Cybersecurity

Langevin presses Trump for details on cyber ops

Shutterstock ID 1041857944 By Lagarto Film 

Rep. Jim Langevin (D-R.I.), chair of the House Armed Services Subcommittee on Emerging Threats and Capabilities, publicly blasted the Trump administration for neglecting to brief Congress on how the U.S. military is using expanded offensive cyber authorities.

Langevin and other HASC leaders from both parties wrote to President Trump in February requesting a copy of National Security Presidential Memorandum (NSPM) 13 which outlined the new authorities being assumed by the administration. That letter was first reported by the Wall Street Journal on Wednesday.

Last year, the administration rescinded Presidential Policy Directive 20 drafted under President Barack Obama, which laid out a complex interagency process for approving U.S. offensive cyber operations. The White House replaced that policy with NSPM 13, which National Security Advisor John Bolton said would no longer "tie the hands" of the military when it came to striking back at foreign cyber threats.

Since then, U.S. Cyber Command has executed at least two publicly known operations against Russian intelligence agencies and another against Iranian rocket and missile computer systems, but has thus far refused to let members of Congress read the document or brief them on the new policy.

Langevin's office told FCW in June that the White House's continued refusal to share documents detailing how the military was conducting sensitive operations in cyberspace "impedes Congress's ability to ensure both law and policy are followed."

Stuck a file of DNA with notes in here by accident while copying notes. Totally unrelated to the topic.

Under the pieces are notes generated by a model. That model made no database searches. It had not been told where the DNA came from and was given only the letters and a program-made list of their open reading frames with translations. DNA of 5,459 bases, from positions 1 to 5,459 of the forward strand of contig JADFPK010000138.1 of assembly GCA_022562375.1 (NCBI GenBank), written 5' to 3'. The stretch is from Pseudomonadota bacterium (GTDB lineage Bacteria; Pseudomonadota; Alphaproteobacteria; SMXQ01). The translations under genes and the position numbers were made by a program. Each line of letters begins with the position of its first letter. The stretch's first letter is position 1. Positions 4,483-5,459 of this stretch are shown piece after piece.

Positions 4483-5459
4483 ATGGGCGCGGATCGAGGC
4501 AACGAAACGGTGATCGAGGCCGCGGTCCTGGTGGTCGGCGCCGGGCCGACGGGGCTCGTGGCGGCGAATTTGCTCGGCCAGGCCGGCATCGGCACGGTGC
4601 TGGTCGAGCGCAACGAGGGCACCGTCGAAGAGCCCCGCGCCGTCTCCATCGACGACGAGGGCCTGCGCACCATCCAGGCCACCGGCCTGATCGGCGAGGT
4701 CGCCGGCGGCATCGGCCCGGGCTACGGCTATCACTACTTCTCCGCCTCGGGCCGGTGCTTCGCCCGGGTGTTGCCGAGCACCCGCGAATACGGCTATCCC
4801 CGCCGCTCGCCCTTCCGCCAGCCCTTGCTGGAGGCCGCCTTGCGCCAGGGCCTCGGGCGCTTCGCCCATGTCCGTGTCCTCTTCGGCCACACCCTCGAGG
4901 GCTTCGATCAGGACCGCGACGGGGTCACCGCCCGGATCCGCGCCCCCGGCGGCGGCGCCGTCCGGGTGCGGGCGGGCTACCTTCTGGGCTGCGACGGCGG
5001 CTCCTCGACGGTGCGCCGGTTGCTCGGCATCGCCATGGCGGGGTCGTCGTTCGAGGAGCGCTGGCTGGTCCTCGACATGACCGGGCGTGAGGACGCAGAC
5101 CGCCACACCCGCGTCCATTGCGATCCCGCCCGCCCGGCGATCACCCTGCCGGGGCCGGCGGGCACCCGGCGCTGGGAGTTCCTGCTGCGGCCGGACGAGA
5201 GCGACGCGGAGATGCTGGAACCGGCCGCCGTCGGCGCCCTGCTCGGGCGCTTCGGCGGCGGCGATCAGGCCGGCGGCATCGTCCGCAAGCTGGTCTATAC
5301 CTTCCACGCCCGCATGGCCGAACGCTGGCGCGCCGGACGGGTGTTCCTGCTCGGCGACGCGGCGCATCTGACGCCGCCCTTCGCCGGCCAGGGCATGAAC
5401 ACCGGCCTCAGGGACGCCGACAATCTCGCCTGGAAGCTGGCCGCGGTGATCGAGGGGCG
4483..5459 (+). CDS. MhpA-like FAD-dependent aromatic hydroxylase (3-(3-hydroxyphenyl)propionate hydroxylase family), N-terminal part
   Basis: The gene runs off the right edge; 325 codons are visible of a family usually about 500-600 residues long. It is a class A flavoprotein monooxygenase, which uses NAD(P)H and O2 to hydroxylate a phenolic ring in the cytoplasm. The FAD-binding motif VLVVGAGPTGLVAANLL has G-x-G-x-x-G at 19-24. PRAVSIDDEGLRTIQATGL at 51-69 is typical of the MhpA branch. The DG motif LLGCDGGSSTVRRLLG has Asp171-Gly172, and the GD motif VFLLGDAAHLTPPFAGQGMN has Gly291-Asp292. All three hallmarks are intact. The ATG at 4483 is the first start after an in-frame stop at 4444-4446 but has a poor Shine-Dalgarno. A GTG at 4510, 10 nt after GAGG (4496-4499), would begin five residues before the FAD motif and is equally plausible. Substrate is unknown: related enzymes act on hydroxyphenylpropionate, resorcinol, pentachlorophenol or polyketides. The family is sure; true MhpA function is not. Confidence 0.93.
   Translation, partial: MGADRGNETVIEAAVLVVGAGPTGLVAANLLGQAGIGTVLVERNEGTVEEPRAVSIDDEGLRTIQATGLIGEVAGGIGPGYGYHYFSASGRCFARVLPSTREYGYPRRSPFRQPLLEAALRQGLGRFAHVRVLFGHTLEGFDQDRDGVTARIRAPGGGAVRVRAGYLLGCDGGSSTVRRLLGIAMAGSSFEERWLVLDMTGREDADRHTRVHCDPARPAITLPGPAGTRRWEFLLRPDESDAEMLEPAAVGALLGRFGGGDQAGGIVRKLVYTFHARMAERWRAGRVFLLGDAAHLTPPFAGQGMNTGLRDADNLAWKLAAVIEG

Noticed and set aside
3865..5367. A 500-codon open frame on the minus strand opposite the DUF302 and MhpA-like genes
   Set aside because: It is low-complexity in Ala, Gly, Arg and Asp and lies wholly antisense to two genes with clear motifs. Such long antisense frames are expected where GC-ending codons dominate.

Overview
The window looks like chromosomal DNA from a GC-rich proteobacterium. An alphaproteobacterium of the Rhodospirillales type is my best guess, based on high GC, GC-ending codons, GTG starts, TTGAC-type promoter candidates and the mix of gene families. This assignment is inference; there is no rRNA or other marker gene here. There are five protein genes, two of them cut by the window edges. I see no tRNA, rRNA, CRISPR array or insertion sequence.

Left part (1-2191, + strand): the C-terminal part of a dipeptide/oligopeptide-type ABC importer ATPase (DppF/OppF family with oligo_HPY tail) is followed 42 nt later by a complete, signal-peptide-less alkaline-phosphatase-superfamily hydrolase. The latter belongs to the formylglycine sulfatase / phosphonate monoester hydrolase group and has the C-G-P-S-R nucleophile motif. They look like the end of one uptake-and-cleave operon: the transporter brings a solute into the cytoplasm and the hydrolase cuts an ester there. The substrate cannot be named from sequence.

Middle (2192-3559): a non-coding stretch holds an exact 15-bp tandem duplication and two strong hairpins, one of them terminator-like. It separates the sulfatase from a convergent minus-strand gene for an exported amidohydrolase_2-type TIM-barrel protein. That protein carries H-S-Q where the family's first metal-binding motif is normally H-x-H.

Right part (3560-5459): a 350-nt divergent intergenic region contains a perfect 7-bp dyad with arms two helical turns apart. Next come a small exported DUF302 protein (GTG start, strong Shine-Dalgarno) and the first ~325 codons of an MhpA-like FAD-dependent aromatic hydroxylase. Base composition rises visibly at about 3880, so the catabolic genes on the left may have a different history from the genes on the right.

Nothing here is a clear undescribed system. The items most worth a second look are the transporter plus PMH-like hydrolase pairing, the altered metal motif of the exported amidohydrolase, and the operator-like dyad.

"Congress has a vital role to play in ensuring any offensive cyber operations do not inadvertently undermine that stability and reflect our commitments to responsible state behavior in this new domain," Langevin said in a statement put out hours after the story published. "Unfortunately, the White House has continually stymied our attempts to conduct this Constitutionally protected oversight, refusing to provide important policy documents that took effect nearly a year ago."

Langevin also introduced an amendment to the National Defense Authorization bill that would give the administration 30 days to hand over copies of all National Security Presidential Memorandums relating to Department of Defense operations in cyberspace.

"I expect these documents to be provided immediately, or else we will take measures to require them by law," Langevin continued in his statement. "Defending our nation in cyberspace requires close collaboration between the legislative and the executive branches, and I am deeply disappointed that the president refuses to work with us on this vital issue."

About the Author

Derek B. Johnson is a senior staff writer at FCW, covering governmentwide IT policy, cybersecurity and a range of other federal technology issues.

Prior to joining FCW, Johnson was a freelance technology journalist. His work has appeared in The Washington Post, GoodCall News, Foreign Policy Journal, Washington Technology, Elevation DC, Connection Newspapers and The Maryland Gazette.

Johnson has a Bachelor's degree in journalism from Hofstra University and a Master's degree in public policy from George Mason University. He can be contacted at djohnson@fcw.com, or follow him on Twitter @derekdoestech.

Click here for previous articles by Johnson.


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